The Toll of Stress on Our Cognitive Health and What We Can Do About ItOct 30, 2021 09:00PM ● By Veena Verma-Dzik
Cortisol, our main stress hormone, is not necessarily a bad guy. We most certainly need it to get us going, or even light that fire under us to get things done. It is most certainly needed to regulate blood pressure, blood, glucose, metabolism and our immune system. It is when we are in a state of chronic stress, that cortisol becomes a problem.
What is happening to our brains?
For most of us, the first sign of stress is when we forget the littlest things, like losing our keys, where we were that same morning or leaving the coffee on top of the car while driving. When we are under chronic stress, the structure of neurons and connections within the brain undergo changes. One of the most sensitive areas of the brain, the hippocampus, is very sensitive to stress. Not only does communication between this center of the brain and other areas become weakened, but imaging studies have shown that the volume of the hippocampus actually decreases in size as a result of chronic stress. Yes, that’s right, the brain shrinks.
Other changes that occur in this area of the brain include changes in the supportive glial cells, decreased neurogenesis, changes in fluid volume and reduced neurogenesis. Since the hippocampus is responsible for emotional regulation, memory and learning, all of these become compromised.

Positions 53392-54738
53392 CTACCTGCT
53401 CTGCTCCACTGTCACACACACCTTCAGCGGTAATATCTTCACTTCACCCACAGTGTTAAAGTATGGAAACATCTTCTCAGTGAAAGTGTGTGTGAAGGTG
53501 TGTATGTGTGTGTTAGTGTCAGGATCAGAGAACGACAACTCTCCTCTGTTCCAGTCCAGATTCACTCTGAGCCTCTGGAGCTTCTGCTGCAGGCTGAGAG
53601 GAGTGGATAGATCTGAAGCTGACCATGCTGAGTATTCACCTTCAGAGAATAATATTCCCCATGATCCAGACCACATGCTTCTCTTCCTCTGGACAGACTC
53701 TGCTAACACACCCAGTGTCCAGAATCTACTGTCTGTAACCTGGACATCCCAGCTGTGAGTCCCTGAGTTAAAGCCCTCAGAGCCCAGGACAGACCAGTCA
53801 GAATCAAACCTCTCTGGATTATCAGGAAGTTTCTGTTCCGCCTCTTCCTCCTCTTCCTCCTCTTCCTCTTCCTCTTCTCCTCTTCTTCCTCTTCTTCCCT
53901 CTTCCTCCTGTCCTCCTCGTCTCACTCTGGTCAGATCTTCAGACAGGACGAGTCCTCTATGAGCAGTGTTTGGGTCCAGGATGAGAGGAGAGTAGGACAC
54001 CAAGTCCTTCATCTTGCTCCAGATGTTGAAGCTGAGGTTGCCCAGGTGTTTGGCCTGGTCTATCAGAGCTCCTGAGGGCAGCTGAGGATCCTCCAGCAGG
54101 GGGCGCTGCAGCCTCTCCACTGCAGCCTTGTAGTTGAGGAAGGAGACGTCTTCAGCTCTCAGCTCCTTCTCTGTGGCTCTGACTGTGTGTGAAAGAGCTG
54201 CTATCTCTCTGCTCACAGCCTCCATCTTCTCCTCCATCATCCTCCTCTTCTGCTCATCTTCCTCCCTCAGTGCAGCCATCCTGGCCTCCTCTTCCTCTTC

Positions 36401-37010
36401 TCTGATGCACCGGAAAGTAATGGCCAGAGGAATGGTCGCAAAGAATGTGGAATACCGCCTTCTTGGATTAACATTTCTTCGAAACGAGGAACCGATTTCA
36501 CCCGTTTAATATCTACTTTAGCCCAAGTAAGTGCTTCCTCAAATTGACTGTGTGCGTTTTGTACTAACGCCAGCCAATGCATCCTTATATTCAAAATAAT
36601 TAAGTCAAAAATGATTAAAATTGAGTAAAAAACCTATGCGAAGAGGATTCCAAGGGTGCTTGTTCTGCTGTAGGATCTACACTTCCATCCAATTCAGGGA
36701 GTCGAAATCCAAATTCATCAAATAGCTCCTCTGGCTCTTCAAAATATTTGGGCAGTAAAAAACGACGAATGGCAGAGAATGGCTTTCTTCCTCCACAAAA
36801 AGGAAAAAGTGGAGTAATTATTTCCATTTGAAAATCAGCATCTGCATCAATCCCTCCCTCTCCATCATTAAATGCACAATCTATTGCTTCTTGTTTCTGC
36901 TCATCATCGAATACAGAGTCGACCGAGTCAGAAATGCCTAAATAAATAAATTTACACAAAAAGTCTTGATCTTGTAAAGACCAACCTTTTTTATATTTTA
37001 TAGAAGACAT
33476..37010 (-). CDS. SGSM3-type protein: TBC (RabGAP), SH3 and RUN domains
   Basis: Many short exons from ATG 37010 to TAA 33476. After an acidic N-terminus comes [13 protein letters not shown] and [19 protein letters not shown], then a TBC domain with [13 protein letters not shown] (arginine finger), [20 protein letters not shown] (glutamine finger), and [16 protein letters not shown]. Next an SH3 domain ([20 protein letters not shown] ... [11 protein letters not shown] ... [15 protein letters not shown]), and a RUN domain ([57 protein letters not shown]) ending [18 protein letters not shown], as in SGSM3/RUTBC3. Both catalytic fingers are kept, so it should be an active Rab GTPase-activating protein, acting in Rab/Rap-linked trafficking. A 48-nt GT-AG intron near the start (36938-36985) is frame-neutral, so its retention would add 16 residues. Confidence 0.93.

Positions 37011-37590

While our hippocampus is shrinking, the amygdala—the area of our brain that is responsible for emotions and response to fear—is increasing in size, number of neural connections and activity level. Since it is a huge component of regulating our emotions, it is no wonder that as it increases in size, we become more anxious and fearful.
To address the cognitive changes that are experienced during stress, we turn to the prefrontal cortex, the part of the brain that is the most evolved and the most sensitive to stress. Under stress, the synaptic communication between neurons becomes altered, and, as a result, our ability to rationalize and think clearly is off the table. It does not stop at the brain shrinking. The prolonged, chronic stress that we are subjected to increases pro-inflammatory cytokines and free radicals, creating a leaky blood-brain barrier—which ultimately leads to a bigger entryway to pathogens, toxins and heavy metals, leading to chronic illnesses such as dementia, MS, cancer and more.
Addressing the stress
Hope is not lost. Fortunately, there are so many things that we can do to help manage our stress, reduce cortisol and improve our cognitive health.
Ashwagandha is a favorite medicinal herb. Ashwagandha is an Ayurvedic herb that has been used in India for centuries for enhancing endurance, youthful vigor and overall health. The active ingredients in Ashwagandha, withanolides, not only balance out cortisol levels, but also are a great anti-inflammatory, neuroprotective and can mediate neurodegeneration during stress. Studies have shown that Ashwagandha is very helpful in alleviating anxiety and depression, improving mood, energy and the quality of sleep. It works wonderfully at addressing multiple concerns.